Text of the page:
The US Commodity Futures Trading Commission (CFTC) is developing “heightened review” process for virtual currencies, Reuters has reported.
During a speech at an industry conference in Florida last week, the CFTC chairman J. Christopher Giancarlo introduced an eight-point checklist for regulators to follow when exchanges plan to launch new cryptocurrency-related products.
“In crafting its process of ‘heightened review’ for compliance with core principles, CFTC staff prioritized visibility and monitoring of markets for bitcoin derivatives and underlying settlement reference rates,” Giancarlo said, as quoted by Reuters.
The new list is an enhanced version of the seven-point list the watchdog used to review the Bitcoin futures launched by Cboe Global Markets and CME Group in December.
“For all reviews of new virtual currency derivatives, Designated Contract Markets (DCM) and Swaps Execution Facilities (SEF) will be asked to disclose to the CFTC what steps they have taken in their capacity as self-regulatory organizations to gather and accommodate appropriate input from concerned parties, including trading firms and FCMs (futures commission merchants),” Giancarlo said. “Further, I have asked staff to take a close look at Derivatives Clearing Organizations (DCO) governance around the clearing of new products and to consider recommendations for possible further action.”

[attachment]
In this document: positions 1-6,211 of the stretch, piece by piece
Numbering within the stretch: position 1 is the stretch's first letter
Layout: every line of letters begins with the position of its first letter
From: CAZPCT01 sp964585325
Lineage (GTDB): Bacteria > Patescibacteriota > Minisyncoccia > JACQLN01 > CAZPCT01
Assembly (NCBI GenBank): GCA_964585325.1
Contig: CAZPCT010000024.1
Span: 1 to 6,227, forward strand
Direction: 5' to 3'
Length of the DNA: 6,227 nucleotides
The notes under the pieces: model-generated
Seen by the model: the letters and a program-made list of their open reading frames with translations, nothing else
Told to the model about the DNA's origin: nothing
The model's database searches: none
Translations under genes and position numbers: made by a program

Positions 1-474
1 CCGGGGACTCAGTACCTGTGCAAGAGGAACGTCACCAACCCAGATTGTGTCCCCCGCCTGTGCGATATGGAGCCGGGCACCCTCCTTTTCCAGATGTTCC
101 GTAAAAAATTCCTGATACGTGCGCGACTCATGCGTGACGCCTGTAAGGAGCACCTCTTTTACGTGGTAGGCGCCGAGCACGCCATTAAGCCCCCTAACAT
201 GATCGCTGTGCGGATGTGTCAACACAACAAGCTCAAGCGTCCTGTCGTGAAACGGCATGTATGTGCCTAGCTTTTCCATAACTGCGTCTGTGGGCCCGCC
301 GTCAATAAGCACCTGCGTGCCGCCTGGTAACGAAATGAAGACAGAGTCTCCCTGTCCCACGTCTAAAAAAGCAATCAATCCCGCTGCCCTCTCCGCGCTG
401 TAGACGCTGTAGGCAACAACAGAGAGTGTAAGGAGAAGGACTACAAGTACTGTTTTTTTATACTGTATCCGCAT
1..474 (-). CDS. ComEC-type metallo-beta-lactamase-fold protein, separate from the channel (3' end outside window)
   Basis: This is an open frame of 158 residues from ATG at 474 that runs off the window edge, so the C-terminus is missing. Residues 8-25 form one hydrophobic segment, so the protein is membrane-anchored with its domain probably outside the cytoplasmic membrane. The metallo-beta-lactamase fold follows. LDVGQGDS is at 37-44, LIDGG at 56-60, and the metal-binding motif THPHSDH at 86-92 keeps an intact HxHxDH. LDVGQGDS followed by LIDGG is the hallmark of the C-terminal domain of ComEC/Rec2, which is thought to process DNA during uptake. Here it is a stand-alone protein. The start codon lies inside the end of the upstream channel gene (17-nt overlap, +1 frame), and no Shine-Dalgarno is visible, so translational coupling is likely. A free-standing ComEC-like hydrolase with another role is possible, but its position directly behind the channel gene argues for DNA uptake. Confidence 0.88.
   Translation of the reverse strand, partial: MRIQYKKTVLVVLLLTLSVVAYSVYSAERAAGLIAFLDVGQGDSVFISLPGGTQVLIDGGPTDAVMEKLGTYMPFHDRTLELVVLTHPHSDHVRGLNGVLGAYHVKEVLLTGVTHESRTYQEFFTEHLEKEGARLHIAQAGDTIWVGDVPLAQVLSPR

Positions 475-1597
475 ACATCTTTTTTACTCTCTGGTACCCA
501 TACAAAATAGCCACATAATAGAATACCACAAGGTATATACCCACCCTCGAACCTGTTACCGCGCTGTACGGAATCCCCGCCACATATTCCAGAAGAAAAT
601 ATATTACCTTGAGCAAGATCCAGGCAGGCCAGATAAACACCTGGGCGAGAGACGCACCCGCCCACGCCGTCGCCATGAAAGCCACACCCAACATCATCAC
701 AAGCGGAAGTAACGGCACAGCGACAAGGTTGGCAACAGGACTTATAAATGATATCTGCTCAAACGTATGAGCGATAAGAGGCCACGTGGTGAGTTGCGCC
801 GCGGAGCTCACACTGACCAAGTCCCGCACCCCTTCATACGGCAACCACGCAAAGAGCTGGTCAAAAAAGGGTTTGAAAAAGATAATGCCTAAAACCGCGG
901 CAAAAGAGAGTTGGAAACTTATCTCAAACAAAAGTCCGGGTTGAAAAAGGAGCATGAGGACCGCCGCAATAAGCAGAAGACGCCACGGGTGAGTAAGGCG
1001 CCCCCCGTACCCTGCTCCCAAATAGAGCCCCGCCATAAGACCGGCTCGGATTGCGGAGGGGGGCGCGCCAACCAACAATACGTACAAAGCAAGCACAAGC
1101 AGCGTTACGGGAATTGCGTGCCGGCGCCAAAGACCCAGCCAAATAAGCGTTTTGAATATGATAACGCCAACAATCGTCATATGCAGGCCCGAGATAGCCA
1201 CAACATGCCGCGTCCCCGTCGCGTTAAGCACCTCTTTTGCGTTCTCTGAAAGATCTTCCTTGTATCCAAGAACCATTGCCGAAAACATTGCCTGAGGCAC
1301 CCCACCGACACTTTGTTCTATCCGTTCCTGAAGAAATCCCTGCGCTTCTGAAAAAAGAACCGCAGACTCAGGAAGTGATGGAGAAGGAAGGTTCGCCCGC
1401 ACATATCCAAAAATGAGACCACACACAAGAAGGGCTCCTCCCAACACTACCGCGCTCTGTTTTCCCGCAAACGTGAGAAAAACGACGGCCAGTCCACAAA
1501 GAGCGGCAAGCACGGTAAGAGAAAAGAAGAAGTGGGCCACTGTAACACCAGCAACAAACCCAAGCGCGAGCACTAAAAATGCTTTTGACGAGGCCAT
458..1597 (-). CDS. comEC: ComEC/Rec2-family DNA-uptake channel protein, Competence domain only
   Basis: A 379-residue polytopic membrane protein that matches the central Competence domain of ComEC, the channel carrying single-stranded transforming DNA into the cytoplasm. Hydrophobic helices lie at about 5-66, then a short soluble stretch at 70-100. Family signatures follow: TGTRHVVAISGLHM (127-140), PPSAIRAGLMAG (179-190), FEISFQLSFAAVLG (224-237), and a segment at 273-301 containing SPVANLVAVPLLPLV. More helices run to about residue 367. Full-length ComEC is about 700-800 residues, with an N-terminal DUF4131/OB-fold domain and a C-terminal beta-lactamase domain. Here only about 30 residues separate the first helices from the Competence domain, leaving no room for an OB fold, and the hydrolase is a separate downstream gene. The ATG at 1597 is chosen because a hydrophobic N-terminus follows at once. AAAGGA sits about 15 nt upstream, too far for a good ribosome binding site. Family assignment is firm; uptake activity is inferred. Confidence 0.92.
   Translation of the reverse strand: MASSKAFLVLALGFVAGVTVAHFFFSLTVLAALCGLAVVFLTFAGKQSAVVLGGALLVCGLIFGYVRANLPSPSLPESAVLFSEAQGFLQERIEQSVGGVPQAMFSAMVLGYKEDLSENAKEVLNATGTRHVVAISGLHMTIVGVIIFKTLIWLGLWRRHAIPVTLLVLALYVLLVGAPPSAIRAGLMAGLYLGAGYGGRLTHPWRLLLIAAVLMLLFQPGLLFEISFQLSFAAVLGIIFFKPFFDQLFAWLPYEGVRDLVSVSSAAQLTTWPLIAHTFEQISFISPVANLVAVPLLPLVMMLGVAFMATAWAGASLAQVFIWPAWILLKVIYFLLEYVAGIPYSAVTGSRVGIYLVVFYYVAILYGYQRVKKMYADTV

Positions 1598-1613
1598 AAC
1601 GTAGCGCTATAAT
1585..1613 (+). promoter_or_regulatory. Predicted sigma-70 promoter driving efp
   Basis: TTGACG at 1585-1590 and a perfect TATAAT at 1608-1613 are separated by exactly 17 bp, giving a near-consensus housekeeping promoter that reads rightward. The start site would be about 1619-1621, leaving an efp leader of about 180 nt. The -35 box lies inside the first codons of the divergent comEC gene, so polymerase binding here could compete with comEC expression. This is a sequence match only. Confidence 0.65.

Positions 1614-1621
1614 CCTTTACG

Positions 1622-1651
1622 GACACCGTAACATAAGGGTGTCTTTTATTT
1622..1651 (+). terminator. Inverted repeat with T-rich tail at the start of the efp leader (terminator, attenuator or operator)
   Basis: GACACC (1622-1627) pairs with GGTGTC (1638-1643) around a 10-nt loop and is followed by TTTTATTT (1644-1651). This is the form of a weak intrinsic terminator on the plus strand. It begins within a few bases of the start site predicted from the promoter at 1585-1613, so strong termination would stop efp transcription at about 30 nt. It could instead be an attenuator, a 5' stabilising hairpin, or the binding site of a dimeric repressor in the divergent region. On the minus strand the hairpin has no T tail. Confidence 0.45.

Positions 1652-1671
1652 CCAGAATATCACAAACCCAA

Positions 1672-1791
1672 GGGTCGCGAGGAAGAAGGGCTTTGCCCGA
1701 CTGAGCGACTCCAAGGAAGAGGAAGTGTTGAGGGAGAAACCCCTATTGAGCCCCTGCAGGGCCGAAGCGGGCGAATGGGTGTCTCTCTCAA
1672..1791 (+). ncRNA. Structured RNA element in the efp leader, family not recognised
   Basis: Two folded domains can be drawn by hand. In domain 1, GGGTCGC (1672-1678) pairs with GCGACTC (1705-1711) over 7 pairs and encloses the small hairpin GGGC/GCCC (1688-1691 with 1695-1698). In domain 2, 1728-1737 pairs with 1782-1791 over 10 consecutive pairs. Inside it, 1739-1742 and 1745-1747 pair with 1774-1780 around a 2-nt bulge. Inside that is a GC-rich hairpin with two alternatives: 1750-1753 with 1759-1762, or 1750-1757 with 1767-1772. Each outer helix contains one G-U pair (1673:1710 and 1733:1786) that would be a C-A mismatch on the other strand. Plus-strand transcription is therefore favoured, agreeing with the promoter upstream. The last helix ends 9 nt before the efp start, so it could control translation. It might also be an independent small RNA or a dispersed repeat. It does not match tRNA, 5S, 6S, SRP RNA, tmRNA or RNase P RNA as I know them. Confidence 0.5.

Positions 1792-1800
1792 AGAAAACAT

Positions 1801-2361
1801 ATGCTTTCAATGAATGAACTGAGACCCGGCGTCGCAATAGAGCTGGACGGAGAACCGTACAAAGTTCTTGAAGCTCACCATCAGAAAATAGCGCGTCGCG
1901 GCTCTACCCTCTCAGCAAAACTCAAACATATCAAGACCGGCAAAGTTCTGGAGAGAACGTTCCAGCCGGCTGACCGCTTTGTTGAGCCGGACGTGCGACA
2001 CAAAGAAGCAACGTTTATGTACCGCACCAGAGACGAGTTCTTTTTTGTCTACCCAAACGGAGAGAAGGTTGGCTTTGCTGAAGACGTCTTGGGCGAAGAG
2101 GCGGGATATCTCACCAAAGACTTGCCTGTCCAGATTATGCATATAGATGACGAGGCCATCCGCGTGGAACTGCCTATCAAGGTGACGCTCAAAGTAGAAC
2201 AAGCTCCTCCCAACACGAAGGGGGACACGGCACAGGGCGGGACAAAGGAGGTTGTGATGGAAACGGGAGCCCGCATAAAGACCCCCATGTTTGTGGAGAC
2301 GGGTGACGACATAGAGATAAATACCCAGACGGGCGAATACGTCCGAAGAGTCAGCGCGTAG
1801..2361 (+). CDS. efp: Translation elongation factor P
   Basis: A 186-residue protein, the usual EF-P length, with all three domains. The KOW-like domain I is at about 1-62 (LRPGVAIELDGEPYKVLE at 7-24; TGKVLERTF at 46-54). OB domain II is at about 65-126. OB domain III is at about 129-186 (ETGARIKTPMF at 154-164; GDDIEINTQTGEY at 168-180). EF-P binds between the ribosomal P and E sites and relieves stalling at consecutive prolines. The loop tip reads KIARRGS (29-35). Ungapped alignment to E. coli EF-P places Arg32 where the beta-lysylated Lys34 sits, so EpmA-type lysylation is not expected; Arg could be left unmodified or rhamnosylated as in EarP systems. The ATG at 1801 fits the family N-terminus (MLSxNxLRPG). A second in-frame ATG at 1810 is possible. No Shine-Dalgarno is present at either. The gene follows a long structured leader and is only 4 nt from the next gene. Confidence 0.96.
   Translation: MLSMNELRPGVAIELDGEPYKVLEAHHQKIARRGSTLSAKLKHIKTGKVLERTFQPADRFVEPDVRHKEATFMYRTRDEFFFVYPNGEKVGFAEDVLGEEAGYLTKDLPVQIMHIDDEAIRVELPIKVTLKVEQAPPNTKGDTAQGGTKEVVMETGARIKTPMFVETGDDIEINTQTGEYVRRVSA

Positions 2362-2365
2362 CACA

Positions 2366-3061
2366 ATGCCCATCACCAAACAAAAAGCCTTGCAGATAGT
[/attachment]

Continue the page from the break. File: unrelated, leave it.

The CFTC faced criticism over its handling of Cboe’s and CME’s respective Bitcoin futures launches. Some industry participants, including the Futures Industry Association, claimed that the watchdog had not been adequately consulted over the launches and criticised its decision to allow exchanges to “self-certify” the contracts.
However, Giancarlo indicated that the watchdog would continue to allow exchanges to self-certify products. He defended the self-certifying process, saying that its goal was to ensure that “innovative derivatives products would not be hampered by cautious regulators conscious of the political risks of approving new products”.
In today’s trading, the Bitcoin price stood at $8,602.99, as of 14:46 GMT. The cryptocurrency has lost 8.2% in the past 24 hours, according to data from Coinmarketcap.
For further information on how to buy and trade Bitcoin, see our comprehensive Bitcoin guide.